The input GetNewApplicationResponse is Hadoop YARN’s GetNewApplicationResponse.

When a Spark application is submitted to YARN, it calls the private helper method createContainerLaunchContext that creates a YARN ContainerLaunchContext request for YARN NodeManager to launch ApplicationMaster (in a container).

When called, you should see the following INFO message in the logs:

INFO Setting up container launch context for our AM

It gets at the application id (from the input newAppResponse).

It calculates the path of the application’s staging directory.

FIXME What’s appStagingBaseDir?

It does a custom step for a Python application.

It sets up an environment to launch ApplicationMaster container and prepareLocalResources. A ContainerLaunchContext record is created with the environment and the local resources.

The JVM options are calculated as follows:

--class is set if in cluster mode based on --class command-line argument.


If --jar command-line argument was specified, it is set as --jar.

In cluster deploy mode, org.apache.spark.deploy.yarn.ApplicationMaster is created while in client deploy mode it is org.apache.spark.deploy.yarn.ExecutorLauncher.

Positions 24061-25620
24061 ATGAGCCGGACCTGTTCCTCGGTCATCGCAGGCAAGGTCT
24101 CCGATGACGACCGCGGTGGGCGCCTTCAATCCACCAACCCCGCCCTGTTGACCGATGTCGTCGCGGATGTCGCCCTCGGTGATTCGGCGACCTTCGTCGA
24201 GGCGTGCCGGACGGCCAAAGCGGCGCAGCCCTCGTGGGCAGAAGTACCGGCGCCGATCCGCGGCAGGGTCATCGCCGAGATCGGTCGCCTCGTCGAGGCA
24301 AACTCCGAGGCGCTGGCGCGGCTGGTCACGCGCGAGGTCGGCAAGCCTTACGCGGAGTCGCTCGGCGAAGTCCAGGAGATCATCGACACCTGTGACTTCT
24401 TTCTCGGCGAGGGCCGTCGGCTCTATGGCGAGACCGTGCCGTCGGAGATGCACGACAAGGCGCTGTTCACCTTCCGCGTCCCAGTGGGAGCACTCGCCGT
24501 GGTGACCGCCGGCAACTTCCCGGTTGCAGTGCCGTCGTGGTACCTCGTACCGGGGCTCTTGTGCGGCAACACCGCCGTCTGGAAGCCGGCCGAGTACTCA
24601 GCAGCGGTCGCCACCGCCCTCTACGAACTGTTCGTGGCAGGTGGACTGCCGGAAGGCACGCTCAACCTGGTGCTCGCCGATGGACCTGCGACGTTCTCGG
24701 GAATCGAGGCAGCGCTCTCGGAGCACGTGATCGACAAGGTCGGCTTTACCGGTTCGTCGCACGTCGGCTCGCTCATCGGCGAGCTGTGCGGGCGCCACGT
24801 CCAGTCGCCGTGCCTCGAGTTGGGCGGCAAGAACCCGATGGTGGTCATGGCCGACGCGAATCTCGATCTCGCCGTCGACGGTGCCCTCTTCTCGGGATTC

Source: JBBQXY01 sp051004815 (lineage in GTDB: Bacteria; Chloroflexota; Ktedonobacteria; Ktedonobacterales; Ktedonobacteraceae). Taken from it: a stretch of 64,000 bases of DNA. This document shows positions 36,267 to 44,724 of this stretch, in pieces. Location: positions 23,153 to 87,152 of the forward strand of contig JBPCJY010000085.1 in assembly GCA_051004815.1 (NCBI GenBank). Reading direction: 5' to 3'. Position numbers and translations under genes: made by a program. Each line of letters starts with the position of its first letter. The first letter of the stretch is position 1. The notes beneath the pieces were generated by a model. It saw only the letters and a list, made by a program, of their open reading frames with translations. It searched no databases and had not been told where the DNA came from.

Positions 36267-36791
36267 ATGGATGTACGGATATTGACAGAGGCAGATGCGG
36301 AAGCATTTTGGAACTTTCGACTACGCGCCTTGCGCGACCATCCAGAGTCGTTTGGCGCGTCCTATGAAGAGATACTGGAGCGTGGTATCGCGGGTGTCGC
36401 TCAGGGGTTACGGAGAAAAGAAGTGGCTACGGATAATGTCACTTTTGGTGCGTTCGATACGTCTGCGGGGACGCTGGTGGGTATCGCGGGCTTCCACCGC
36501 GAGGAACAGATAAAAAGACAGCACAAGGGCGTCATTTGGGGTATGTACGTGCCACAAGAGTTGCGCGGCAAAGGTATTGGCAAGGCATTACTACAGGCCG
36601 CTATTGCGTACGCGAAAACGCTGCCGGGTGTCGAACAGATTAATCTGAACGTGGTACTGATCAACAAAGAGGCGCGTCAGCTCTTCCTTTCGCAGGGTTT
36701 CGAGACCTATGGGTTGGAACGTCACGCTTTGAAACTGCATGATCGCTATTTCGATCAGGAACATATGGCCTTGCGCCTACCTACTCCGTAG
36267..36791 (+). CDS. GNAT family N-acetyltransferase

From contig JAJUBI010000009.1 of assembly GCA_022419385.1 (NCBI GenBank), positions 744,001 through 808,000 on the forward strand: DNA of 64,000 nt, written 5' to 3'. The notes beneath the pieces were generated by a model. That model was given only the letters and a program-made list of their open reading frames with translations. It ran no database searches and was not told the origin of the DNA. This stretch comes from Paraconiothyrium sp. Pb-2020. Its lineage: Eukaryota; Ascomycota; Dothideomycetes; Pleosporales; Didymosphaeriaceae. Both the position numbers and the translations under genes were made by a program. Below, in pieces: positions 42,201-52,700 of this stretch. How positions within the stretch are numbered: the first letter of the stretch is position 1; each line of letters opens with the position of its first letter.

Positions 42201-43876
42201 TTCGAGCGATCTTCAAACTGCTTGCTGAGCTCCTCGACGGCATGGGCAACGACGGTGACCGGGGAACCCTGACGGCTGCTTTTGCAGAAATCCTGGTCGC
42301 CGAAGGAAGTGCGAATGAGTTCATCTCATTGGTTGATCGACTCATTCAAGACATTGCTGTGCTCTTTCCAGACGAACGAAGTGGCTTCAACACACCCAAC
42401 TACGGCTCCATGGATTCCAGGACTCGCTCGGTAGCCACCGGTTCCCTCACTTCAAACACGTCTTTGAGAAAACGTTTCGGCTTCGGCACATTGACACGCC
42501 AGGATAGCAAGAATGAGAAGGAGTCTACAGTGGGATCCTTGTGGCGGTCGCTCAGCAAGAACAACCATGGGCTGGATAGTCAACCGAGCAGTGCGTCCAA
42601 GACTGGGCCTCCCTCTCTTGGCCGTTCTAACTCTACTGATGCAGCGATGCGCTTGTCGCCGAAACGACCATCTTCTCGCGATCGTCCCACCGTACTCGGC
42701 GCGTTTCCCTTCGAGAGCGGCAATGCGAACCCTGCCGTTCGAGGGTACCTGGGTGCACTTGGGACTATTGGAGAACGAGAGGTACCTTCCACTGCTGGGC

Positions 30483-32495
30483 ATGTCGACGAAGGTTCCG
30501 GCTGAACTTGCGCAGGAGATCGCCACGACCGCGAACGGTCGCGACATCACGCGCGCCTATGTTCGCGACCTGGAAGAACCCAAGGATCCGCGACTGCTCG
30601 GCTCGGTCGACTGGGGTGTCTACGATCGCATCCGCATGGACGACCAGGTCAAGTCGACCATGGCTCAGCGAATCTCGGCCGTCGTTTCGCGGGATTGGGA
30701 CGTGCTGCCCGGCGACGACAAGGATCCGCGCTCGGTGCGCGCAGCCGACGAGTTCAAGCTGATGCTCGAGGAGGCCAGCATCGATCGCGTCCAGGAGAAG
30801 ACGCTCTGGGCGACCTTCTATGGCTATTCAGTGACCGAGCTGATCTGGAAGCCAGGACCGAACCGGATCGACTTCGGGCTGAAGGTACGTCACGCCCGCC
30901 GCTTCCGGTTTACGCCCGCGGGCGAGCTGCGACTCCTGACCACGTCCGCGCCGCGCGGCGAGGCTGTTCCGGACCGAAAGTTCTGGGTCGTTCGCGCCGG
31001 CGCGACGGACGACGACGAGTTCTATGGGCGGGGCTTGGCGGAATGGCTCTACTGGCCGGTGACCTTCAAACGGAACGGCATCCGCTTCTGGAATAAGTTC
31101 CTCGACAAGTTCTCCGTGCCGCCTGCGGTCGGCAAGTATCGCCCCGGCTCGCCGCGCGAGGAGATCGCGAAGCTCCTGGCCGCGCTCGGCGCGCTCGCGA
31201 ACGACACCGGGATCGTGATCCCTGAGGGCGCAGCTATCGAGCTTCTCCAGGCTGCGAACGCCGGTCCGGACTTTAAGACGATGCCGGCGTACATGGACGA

If --arg command-line argument was specified, it is set as --arg.

The entire ApplicationMaster argument line (as amArgs) is of the form:

[amClassName] --class [userClass] --jar [userJar] --arg [userArgs] --properties-file [propFile]

The entire command line is of the form:

FIXME prefixEnv? How is path calculated? ApplicationConstants.LOG_DIR_EXPANSION_VAR?
[JAVA_HOME]/bin/java -server [javaOpts] [amArgs] 1> [LOG_DIR]/stdout 2> [LOG_DIR]/stderr

The command line to launch a ApplicationMaster is set to the ContainerLaunchContext record (using setCommands).

You should see the following DEBUG messages in the logs:

DEBUG Client: ===============================================================================
DEBUG Client: YARN AM launch context:
DEBUG Client:     user class: N/A
DEBUG Client:     env:
DEBUG Client:         [launchEnv]
DEBUG Client:     resources:
DEBUG Client:         [localResources]